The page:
Michael Mukasey's review of Paul Lauritzen's The Ethics of Interrogation ("Torture and Terror," August/September) is actively misleading in at least one respect. In the course of correcting what he calls "factual errors" in the book, Mukasey says that in fact "there were no interrogations at Abu Ghraib" and that the abuses that took place there happened "for no purpose related to the gathering of intelligence."
But the 2004 Taguba Report on the Abu Ghraib abuses found "that contrary to the provision of AR 190-8, and the findings found in MG Ryder's Report, Military Intelligence (MI) interrogators and Other US Government Agency's (OGA) interrogators actively requested that MP guards set physical and mental conditions for favorable interrogation of witnesses" and that this request was part of what led to the abuses by the reservist MP unit at the prison.
It doesn't follow that the interrogators were responsible for the abuse, but the report indicates that the abuse was certainly connected to the conduct of interrogations and that one of the things in the abusers' minds was that the interrogators wanted and approved of some abuse. I don't know whether Mukasey intended to mislead your readers, but he should certainly apologize to the author of the book under review for accusing him of factual error.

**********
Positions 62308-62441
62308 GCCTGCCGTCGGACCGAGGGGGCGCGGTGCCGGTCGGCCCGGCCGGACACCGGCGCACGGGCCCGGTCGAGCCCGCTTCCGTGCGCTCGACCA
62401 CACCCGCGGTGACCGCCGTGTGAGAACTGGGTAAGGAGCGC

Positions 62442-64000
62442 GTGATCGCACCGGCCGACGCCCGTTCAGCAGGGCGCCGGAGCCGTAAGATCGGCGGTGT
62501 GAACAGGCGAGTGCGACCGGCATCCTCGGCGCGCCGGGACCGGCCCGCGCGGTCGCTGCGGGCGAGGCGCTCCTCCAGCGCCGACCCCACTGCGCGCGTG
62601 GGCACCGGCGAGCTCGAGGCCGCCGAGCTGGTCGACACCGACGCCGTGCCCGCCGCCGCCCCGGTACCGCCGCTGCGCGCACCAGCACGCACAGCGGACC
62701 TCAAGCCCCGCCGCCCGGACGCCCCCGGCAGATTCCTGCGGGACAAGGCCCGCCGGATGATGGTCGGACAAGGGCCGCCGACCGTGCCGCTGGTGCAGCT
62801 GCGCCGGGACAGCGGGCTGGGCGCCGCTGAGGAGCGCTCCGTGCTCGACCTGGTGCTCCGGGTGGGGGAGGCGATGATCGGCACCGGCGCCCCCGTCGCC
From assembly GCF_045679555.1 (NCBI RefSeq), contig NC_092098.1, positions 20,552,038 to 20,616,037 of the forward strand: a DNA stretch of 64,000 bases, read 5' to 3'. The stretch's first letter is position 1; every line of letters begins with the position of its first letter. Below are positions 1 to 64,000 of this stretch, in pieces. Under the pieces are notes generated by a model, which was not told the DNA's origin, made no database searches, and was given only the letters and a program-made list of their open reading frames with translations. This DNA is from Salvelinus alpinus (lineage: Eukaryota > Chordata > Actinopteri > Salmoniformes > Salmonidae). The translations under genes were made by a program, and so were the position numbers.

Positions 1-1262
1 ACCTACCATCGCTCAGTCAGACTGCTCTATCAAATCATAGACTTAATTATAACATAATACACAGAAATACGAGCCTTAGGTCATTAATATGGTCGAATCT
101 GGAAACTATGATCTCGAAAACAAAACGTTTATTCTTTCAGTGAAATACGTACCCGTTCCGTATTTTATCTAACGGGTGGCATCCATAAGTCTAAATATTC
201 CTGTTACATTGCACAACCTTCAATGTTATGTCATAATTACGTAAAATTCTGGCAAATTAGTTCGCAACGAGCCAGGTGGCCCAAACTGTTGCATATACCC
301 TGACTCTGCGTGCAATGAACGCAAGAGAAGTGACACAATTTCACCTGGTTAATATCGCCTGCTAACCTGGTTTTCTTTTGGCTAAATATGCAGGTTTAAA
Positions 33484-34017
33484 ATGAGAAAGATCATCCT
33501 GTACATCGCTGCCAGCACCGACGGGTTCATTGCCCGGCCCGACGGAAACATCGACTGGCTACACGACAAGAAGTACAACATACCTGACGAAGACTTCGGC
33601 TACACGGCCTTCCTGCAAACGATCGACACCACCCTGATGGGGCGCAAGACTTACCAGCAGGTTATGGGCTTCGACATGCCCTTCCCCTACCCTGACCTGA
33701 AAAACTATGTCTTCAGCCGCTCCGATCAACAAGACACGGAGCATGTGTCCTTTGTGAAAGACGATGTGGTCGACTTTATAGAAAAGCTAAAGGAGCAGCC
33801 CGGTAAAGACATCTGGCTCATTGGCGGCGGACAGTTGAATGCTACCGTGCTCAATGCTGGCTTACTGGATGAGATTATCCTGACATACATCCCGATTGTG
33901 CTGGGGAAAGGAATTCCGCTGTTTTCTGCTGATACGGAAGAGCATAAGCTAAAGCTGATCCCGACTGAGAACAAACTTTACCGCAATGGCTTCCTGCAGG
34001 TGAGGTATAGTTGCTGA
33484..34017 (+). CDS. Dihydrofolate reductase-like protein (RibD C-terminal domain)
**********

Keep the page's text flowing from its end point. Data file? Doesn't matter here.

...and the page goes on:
NEW YORK UNIVERSITY SCHOOL OF LAW NEW YORK, NEW YORK
The seal of the Department of Justice consists of an eagle hovering over the red, white, and blue shield of the United States. In one set of talons there is an olive branch; in the other, there are arrows. The motto on the seal reads, roughly, "Who prosecutes on behalf of Lady Justice." The seal of the Justice Department is also that of the Office of the Attorney General, and judging from his review of The Ethics of Interrogation, former attorney general Michael Mukasey takes the motto seriously and believes in the efficacy of the arrows.
One of the foundational commitments motivating The Ethics of Interrogation was that robust debate among professionals is central to democratic practice, and so I welcome Mukasey's highly critical assessment of my book. I am grateful for his willingness to take seriously the work of an outsider to his profession, even if he sharply disagrees with my analysis. There are many points on which we disagree, but there is one worth highlighting, namely, our respective views of the relationship between professional responsibility and the rule of law.